Pesachim 26

Accidental benefits.

A discussion about whether one is allowed to derive benefit from leaven on Passover has morphed into a conversation about deriving benefit from any prohibited items. As yesterday’s daf ended, we learned that:

With regard to deriving benefit from a prohibited item that comes to a person against their will (i.e., they made no attempt to benefit from it) Abaye said: Deriving benefit in this manner is permitted, and Rava said: It is prohibited.

Abaye’s legal position in rooted in a story about Rabban Yohanan ben Zakkai:

Rabban Yohanan ben Zakkai would sit in the street adjacent to the Temple Mount in the shade of the Temple and expound to a large number of people all day long. 

To explain: biblical law prohibits the use of anything that belongs to the Temple (animal, implement, money, etc.) for non-Temple purposes (Leviticus 5:14-16). This includes even the walls of the Temple itself. By sitting in their shade on a hot day, therefore, Rabban Yohanan is intentionally deriving benefit from a prohibited item. 

However, the Gemara explains, Rabban Yochanan did not choose to sit where he sat because it was shady; rather, he chose it because it could accommodate the crowds that came to hear him teach. The shade was an added, and appreciated, bonus. Abaye concludes that it is permissible to benefit, even intentionally, from prohibited items when some other circumstance brings about the benefit.

Abaye’s interlocutor Rava, naturally, disagrees: even if the benefit is unintentional, it is still forbidden. Rava’s opinion also draws on a case:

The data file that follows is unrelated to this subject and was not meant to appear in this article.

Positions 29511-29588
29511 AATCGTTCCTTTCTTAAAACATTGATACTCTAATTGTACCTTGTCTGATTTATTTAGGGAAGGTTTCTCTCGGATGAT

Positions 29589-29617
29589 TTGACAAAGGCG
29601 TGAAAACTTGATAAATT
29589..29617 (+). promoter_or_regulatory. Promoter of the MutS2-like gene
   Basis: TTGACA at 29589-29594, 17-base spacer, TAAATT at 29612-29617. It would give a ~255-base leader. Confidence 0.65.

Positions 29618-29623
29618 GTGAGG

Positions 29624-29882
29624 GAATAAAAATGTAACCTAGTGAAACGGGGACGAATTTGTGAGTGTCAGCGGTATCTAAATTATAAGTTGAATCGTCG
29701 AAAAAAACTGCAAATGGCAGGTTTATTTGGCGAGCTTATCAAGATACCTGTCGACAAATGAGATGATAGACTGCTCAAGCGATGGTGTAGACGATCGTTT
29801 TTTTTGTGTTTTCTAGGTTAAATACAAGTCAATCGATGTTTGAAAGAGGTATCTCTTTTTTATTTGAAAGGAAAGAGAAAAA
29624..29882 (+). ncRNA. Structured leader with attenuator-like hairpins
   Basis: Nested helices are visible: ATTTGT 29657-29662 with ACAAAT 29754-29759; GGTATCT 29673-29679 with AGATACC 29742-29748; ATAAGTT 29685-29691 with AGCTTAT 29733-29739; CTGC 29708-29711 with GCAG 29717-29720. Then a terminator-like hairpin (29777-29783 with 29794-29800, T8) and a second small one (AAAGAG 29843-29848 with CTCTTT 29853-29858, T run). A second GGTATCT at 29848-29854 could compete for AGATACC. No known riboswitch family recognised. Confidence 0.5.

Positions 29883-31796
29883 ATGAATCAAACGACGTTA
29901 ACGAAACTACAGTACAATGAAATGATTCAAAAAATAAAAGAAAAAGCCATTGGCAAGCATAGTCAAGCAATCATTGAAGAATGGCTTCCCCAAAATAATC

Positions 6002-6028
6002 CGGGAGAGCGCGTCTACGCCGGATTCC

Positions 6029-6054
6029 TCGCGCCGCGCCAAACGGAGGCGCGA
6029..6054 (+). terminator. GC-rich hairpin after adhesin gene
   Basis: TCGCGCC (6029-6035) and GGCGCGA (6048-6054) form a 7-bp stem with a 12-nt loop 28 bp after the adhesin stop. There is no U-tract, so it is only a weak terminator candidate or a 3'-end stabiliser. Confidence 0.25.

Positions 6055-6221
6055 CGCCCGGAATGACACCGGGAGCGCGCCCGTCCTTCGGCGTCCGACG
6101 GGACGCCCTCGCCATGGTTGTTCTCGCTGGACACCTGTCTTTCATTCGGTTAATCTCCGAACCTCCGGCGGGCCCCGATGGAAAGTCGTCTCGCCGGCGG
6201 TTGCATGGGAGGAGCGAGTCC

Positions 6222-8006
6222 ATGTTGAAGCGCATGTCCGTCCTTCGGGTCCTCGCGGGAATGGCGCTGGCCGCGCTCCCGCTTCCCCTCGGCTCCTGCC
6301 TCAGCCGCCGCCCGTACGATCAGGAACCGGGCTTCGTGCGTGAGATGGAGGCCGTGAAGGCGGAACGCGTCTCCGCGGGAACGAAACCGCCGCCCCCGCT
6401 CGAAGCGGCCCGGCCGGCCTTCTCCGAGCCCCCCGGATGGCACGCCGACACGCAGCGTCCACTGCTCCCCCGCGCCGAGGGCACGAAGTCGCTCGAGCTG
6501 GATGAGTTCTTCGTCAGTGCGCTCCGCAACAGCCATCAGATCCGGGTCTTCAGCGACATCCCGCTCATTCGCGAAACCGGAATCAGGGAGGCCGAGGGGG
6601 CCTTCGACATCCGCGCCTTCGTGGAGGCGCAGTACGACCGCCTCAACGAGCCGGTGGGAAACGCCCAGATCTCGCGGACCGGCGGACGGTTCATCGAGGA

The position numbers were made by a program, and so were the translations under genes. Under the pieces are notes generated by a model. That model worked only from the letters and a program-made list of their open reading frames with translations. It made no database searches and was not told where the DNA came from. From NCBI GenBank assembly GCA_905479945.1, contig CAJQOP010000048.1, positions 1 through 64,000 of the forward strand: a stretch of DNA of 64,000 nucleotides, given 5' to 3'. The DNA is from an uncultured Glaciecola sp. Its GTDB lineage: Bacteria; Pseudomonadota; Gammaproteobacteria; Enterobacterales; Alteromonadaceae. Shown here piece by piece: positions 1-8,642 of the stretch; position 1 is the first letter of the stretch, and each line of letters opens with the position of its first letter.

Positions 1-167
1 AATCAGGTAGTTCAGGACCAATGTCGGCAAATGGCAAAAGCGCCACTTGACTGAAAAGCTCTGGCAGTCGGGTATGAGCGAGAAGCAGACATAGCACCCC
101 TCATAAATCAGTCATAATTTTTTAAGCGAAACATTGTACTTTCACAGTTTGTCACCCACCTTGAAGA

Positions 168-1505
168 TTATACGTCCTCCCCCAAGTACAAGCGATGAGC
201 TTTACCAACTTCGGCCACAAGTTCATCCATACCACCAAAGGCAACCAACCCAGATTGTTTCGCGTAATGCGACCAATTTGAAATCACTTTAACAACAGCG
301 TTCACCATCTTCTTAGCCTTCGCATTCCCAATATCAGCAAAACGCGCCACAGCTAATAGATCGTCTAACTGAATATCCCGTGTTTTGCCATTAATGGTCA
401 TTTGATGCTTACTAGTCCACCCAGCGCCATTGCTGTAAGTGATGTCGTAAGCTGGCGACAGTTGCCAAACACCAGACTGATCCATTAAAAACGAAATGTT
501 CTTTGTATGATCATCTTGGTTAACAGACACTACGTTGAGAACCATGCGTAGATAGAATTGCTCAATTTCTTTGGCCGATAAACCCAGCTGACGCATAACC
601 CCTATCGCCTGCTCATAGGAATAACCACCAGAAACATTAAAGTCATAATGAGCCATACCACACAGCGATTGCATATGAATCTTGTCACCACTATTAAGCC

There were openings in the loft of the Holy of Holies through which they would lower artisans in containers into the Holy of Holies, so that their eyes would not gaze upon the Holy of Holies itself when they were renovating it.

Like any building, the Temple required maintenance. Circumstances required that from time to time workers enter the Holy of Holies to make necessary repairs. If it were permissible to benefit from seeing the inside of the chamber while one was making repairs, there would be no need to lower artisans into the chamber in a special pod that blocks their view. Rava concludes from this case that even in situations where the circumstances are out of one’s control, one may not benefit from prohibited items.

What does Rava have to say about Abaye’s case? He holds that the Temple is different, as it was constructed for the interior, so sitting in the Temple’s shadow is not a prohibited benefit and that Rabbi Yohanan’s actions have no bearing on this dispute.

And what does Abaye have to say about Rava’s case? The Gemara quotes Rabbi Shimon ben Pali who says: Sound, sight and smell are not subject to the prohibition of misuse of consecrated property. Meaning, appreciating the music of the Temple service, witnessing its beauty, or smelling incense that was burned are exceptions and do not constitute a misappropriation of Temple property. So why did the maintenance crew need to use a chamber that blocked their view? Because a higher standard was adopted for the Holy of Holies, one that does not apply in other situations.

The Gemara continues its discussion by examining which of the two opinions is supported by case law. Ultimately, later authorities sided with Rava’s mores stringent opinion. But not necessarily because they agreed with his position — in most debates between Rava and Abaye, the law follows Rava.

Read all of Pesachim 26 on Sefaria.

This piece originally appeared in a My Jewish Learning Daf Yomi email newsletter sent on December 17th, 2020. If you are interested in receiving the newsletter, sign up here.

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